Quince, chestnuts and other winter ingredients at The Athenaeum
Our chefs at The Athenaeum have sourced some seasonal stalwarts for this winter. We take a look at why quince, chestnuts and other tantalising foods are so good at this time of year…
14th September 2017
There aren’t many more quintessentially British traditions than the afternoon tea. The ritual was started by the Duchess of Bedford in 1840, who wanted to bridge the gap between lunch and dinner. She did this with a light meal of sandwiches, tea and cakes in the middle of the afternoon. This social ritual has been popular ever since.
Afternoon tea, however, comes along with a set of social conventions. Observing the correct etiquette at a high-end afternoon tea is all part of the ritual. Here are some of our tips on etiquette recommended by afternoon tea aficionados.
There are hundreds of types of tea on offer during afternoon tea experiences. The most traditional tea to choose is English Breakfast, a blend of black teas originating from Assam, Ceylon and Kenya. Allow the tea to brew for between three and six minutes; leave it any longer and you risk ‘stewing’ the tea, damaging the flavour.
Some say it’s traditional to put milk into your cup first before pouring the tea. However, in the past this was to stop low quality drinking vessels from cracking due to the hot liquid. Since that’s not an issue nowadays, it’s more common to add milk after the tea. This allows you to add just the perfect amount of milk to create the tea colour of your liking.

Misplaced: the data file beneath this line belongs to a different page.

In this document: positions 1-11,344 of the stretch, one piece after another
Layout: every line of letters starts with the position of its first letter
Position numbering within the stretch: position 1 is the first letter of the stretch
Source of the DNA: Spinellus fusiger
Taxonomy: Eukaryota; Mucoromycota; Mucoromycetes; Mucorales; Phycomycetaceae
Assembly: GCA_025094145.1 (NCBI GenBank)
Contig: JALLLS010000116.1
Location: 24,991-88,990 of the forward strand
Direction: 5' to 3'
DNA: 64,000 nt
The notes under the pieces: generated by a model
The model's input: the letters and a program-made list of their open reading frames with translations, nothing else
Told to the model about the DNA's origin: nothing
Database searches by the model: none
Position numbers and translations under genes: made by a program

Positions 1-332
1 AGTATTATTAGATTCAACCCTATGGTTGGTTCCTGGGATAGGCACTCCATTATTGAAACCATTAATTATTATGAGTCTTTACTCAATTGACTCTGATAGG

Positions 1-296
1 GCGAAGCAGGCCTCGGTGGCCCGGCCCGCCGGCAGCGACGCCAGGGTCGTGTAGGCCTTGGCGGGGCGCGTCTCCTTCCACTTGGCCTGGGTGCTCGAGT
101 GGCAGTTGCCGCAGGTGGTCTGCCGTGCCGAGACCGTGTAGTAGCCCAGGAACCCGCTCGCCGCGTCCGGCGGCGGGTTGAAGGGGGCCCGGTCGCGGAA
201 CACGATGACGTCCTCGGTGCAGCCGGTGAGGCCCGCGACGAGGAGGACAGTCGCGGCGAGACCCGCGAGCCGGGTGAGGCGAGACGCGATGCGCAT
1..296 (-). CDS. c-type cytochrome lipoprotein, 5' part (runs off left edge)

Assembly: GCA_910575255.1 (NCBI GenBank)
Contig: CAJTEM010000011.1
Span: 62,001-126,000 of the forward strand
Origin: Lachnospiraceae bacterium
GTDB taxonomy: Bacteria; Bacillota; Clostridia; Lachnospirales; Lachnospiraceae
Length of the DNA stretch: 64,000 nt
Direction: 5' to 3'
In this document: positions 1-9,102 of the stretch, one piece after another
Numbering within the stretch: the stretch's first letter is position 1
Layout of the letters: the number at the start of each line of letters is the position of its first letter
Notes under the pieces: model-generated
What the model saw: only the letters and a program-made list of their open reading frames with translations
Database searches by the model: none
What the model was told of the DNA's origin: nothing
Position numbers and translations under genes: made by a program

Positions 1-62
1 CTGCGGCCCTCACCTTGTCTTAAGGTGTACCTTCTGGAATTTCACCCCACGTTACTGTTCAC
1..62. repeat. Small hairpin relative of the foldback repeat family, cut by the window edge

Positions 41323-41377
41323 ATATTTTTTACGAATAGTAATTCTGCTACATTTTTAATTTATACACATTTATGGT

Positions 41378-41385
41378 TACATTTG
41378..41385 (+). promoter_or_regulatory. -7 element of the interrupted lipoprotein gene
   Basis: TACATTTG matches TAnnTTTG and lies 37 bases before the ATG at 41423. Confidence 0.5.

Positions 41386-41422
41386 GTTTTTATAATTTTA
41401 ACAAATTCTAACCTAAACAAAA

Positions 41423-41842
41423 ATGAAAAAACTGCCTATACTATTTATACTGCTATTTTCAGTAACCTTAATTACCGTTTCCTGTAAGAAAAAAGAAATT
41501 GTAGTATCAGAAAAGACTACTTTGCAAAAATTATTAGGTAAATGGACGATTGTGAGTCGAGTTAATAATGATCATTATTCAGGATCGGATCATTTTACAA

When pouring the tea, don’t forget to put the tea strainer on your cup first, or risk having tea leaves floating in your cup.
There’s even a correct way to stir tea, which is up and down from about the 6 o’clock position to the 12 o’clock position, without clinking the spoon on the side of your cup.
When deciding what order to eat your afternoon tea goodies in, think savoury first and progress to sweet.
Finger sandwiches served at afternoon tea always have their crusts cut off and are served in small squares, rectangles or triangles – ideal for eating by hand.
Next move onto the scones and cakes. Scones should break into two halves easily without the need for using a knife. They should be eaten in two halves, rather than being sandwiched back together.
There’s an everlasting debate about whether cream or jam should be added first to the scone. While the Devon tradition is for cream with jam on top, the Cornish prefer it the other way around. Don’t worry, whichever way around you decide, you won’t commit a social faux pas. The only thing to remember is that scone should be pronounced ‘skon’ and not ‘skone’.
When drinking your tea, some people say sticking your little finger out creates a perfect balance when handling your tea cup. This is a myth, albeit a funny one. All fingers should be kept on or near the teacup when drinking your tea.
Afternoon tea is often thought to be the same as high tea and cream tea. In fact, high tea is a more substantial savoury meal consumed in the evening. Cream tea only includes tea and scones.
Tea is good for your health, full of catechins, a form of antioxidant. Some say adding milk to tea reduces the health benefits, but this is completely false. So if you like your tea milky, pour away!
Putting on a good Afternoon Tea is something The Athenaeum has down to a fine art. It’s legendary, in fact, and award-winning, too. With a selection of three sumptuous Afternoon Teas available including our Classic Afternoon Tea, Royal Afternoon Tea and a Gentleman’s Afternoon Tea, there is truly something for everyone. Enjoy your choice of tea in the surroundings of Art Deco splendour at our restaurant from Michelin-starred chefs, Galvin at The Athenaeum.FIND OUT MORE
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